Probably for the best, really. Everyone had expected him to marry Liz, and here they were, twenty-some years later, neither of them married to anyone, treating each other like favourite siblings. It wasn’t something he wanted to talk about. He spent a lot of time thinking about it, though. He shivered thinking of how very good it was that he didn’t scar much, and that cost him the fight, onscreen.
Cursing, he tossed the controller aside and finished his beer, in one long swallow. He rolled onto his back, tossing his hair out of the way, not to lay on it. Why couldn’t he have been Mike, he asked himself, Mike was so uncomplicated. On the other hand, Mike was also missing out on the outstanding complexities of the perfect ache. Evan’s fingers traced a nearly-invisible line on his chest, an almost faded scar from where Liz had taken a strip of skin off him with a metal lash. Metal was so different from bamboo or leather or birch, but in Liz’s hands, he loved them all. That one, he’d thought she’d broken his rib, at the time. Well, not at the time. A few seconds later, after his eyes rolled back down out of his head, once the orgasmic keening stopped and he could feel his toes again, then he thought she’d broken his rib. He also thought there was nothing in the world he wanted more than for Liz to kiss him, but she didn’t. She also hadn’t broken his rib. It was a hell of a bruise, though, around the open skin, down into where she’d crossed his rib with the lash. He’d twisted into it just wrong, but that happened, sometimes, when she was behind him. She took it as a cue to take him down, and he was never sure whether he was grateful or disappointed. Probably grateful. He could still remember how much it had hurt to breathe. It was probably the right decision, however much he might have wanted just a little more, anywhere other than there.
That seemed to be one of those things about Liz; however much he had of her, he always wanted just a little bit more. But, there was a limit to that, he was pretty sure. He didn’t think he’d care so much what or who else she was doing, if he was on the list. Maybe he was wrong. Maybe he’d get possessive, but he’d never really been possessive, before. And that lost him a few more girls. He could manage protective, even if he was horrible at it, but never possessive. Girls were like cats, as best he could tell. You didn’t own them; you just pet them when they wanted it and let them sleep in your lap, and they pretty much took care of themselves. If they got into a fight with the neighbour’s dog, you hit the dog on the nose with a newspaper, and rescued them. He hadn’t gotten any better at fighting, over the years, but he’d gotten a whole hell of a lot stronger, so it mattered a little less. Baron was right. You didn’t pick a fight with the drummer — anybody’s drummer, ever.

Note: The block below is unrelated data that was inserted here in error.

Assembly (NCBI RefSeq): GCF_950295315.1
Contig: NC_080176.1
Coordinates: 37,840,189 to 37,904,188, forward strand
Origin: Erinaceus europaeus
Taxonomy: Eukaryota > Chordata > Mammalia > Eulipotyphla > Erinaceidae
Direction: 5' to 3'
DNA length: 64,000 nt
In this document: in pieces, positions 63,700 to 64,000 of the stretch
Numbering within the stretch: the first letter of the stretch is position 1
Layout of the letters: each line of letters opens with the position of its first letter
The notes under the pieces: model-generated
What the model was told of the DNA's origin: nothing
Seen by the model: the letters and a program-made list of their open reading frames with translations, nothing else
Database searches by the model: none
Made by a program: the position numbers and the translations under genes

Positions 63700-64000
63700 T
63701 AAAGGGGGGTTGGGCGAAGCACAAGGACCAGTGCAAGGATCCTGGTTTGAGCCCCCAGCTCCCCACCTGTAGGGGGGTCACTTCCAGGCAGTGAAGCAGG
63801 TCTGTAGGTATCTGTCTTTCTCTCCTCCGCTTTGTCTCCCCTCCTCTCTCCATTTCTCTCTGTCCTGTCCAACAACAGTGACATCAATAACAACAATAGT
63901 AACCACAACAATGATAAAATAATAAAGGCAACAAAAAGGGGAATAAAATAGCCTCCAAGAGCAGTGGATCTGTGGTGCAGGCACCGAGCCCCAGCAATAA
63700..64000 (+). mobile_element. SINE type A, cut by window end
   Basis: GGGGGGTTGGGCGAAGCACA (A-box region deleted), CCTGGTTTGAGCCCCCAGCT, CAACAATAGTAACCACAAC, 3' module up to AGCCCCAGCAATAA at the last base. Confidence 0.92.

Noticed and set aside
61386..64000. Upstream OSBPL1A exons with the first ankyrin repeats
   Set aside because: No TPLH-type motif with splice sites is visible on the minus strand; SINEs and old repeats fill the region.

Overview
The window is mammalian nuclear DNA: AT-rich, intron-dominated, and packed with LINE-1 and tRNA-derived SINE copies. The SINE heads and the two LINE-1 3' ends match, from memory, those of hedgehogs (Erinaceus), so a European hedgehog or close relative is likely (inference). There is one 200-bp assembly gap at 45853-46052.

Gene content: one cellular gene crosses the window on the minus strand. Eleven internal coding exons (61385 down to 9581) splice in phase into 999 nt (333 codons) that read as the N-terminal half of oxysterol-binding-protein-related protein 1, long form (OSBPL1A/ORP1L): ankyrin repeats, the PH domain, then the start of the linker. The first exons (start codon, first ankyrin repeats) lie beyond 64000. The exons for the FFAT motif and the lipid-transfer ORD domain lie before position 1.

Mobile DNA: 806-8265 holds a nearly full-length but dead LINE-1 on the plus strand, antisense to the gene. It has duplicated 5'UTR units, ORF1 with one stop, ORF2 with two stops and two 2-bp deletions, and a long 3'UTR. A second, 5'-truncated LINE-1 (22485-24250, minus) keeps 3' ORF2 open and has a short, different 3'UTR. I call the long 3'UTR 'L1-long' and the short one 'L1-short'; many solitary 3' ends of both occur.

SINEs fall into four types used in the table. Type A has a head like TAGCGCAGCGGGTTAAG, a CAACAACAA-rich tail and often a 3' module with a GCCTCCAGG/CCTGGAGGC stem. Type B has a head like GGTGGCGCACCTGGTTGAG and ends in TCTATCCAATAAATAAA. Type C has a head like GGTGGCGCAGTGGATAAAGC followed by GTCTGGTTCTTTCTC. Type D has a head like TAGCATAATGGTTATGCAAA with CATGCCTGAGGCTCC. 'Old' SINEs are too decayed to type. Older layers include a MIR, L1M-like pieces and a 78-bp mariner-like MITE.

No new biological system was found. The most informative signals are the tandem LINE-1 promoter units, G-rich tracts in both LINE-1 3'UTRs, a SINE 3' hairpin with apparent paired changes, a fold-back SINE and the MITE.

But, none of this got him Liz. She’d never gone away, of course. Always been there, except in a few really critically awful moments, when she’d told him to go fuck himself. Probably his own fault, anyway. But, after a few really incredible weeks, when they were sixteen, she just got bored with him. They never really broke up; she just stopped saying yes, and after a while, he stopped asking. But, he was always there. They were always together, in public. A really exceptional number of people honestly believed they were related, probably because he was tastefully smug to her and she was brutally rude to him. They’d worked on that act. It was almost as good as the one where some unfortunate guy would come up to compliment him on his date, and they’d spend a few minutes discussing her beauty and talents, before telling the guy she was his sister and walking off, without another word. She was so practical and he was really kind of boring, but together, they were theatrics incarnate — always a good show.
But, that’s all they were: a good show. Real wasn’t for other people. It was him drinking beer on the couch, and complaining about the crowds in Prague. It was her, in a t-shirt, eating brownies and shouting at the company accountant about whatever stupid investment he’d made, with their money, without her approval. And what the hell was that with her and Paul, anyway? He couldn’t manage money to save his life, and he was awful at parties. She spent half the time they were together yelling at him, usually something about being crass or bad investments.
Maybe next time, he’d ask again. It had been a few years. Maybe next time, she’d say yes. On the other hand, maybe next time, she’d cut him off, entirely, but after all these years that was a lot less likely.